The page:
With his ping-pong ball eyes, outstretched nose, jittery movements and Wile E. Coyote luck, Scrat (half squirrel, half rat) is the real star of the Ice Age movies. Though a minor character, he managed to steal every scene he was in, both in the delightful first installment and Ice Age: The Meltdown, the unexceptional sequel. It seemed like this series had run out of steam, but I was surprised to discover new life in the third Ice Age, which is as fun and delightful for parents as it is for keiki.
As before, a group of offbeat creatures with celebrity voices roams through prehistoric landscapes and maintains a tight, unusual family unit. Ray Romano and Queen Latifah are an affectionate pair of Wooly mammoths, Denis Leary plays Diego the saber-toothed cat and John Leguizamo is Sid the sloth. The plot kicks off when Sid foolishly steals three large dinosaur eggs, declaring himself “a single mother,” while Latifah’s mammoth is ready to deliver a baby at any moment. A new character, Buck the one-eyed weasel, is a psychopath jungle guide voiced by Simon Pegg, whose contribution to this film is as richly funny as his work as Scotty in the new Star Trek film.
The frequent appearances by Scrat—and his female nemesis, Scrat’e—are highlights once again. But the story this time is strong and engaging enough that you actually forget he’s in the movie, instead of looking at your watch and waiting for his next unfortunate battle with obsessive acorn lust.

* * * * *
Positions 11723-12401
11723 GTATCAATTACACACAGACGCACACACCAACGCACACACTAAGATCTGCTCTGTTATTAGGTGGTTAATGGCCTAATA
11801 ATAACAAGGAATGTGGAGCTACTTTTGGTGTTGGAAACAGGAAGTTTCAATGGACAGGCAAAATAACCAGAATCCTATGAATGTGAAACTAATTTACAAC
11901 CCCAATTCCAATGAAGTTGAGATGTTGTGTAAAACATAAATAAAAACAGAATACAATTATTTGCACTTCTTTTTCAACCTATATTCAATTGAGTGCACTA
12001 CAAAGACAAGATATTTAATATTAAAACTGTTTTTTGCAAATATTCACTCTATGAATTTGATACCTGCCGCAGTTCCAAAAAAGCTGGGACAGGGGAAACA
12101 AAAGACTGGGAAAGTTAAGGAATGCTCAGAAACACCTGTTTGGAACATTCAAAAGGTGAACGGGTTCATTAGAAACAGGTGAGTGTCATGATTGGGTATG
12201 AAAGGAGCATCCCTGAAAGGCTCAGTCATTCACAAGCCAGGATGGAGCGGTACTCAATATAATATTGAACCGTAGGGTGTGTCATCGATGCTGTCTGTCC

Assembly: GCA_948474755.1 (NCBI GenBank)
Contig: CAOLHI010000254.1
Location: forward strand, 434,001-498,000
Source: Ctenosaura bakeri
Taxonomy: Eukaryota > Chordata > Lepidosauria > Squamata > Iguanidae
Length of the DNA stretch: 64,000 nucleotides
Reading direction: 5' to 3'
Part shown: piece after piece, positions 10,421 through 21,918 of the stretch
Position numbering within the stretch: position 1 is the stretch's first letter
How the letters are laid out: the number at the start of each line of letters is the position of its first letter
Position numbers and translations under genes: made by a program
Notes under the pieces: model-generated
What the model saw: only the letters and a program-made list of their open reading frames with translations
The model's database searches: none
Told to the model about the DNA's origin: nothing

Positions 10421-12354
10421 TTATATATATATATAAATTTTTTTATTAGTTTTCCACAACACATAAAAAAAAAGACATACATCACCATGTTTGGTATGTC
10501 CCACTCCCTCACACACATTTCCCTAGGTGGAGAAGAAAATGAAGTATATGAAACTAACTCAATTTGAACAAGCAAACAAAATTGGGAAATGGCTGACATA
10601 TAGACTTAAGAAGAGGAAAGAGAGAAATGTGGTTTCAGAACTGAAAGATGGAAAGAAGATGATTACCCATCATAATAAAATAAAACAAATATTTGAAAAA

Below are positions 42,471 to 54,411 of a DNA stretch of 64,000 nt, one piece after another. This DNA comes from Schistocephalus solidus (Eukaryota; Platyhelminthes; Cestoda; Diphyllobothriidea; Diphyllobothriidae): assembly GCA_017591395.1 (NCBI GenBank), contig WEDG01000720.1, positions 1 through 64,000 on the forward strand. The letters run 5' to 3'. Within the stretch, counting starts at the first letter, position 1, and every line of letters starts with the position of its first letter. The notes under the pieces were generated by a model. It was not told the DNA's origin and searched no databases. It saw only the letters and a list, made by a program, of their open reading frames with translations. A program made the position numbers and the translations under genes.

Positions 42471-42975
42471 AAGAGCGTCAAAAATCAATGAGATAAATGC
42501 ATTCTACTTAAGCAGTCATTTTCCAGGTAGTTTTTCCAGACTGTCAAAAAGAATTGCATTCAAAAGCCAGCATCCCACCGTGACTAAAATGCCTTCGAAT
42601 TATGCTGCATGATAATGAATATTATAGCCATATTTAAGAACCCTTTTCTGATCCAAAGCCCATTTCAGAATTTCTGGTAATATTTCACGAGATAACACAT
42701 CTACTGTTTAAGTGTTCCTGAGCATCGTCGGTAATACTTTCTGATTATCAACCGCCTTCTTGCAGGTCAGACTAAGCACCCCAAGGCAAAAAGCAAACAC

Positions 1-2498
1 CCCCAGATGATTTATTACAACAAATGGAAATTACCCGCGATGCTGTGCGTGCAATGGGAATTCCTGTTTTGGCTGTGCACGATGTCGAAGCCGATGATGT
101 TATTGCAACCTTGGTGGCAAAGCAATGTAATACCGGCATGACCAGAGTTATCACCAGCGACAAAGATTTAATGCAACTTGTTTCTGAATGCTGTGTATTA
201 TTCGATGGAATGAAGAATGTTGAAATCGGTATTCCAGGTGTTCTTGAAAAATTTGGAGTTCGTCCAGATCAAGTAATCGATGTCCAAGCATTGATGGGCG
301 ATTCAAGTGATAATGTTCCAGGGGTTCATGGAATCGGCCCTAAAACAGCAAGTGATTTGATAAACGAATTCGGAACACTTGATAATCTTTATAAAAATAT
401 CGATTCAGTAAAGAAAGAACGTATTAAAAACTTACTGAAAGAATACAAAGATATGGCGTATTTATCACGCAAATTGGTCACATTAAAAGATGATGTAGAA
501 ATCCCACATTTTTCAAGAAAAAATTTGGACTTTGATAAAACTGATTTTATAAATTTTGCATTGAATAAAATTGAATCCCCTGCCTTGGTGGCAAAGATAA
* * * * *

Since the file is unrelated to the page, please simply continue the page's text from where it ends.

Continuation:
Many non-Pixar animated comedies allow pop culture gags to take over. This one never makes that mistake, though, given the title, we do get the inevitable conclusion of Was (Not Was)’s “Walk the Dinosaur” on the soundtrack, and lots of slime jokes that cater to the youngest in the audience. As in the previous entry, I wanted more of Leary’s Diego and less of Leguizamo’s Sid, a character who is best in small doses. I also didn’t care for Latifah declaring “Talk to the Trunk!”, a line too dumb to surface in a movie this clever. Romano has most of the best lines and whenever Buck or Scrat have center stage, the movie can do no wrong.
The action is exciting (see it in 3-D), particularly during one sequence that has, I’m not kidding, the best kissing scene of the year. There’s a thinly guised subtext about mixed families and how parenting is more about love and responsibility than being related or similar. It’s all gentle and heartfelt, but isn’t crammed down your throat.
This isn’t on the level of Up in terms of sophistication or profundity, but it is a cheerful, sly comedy for the whole family. MTW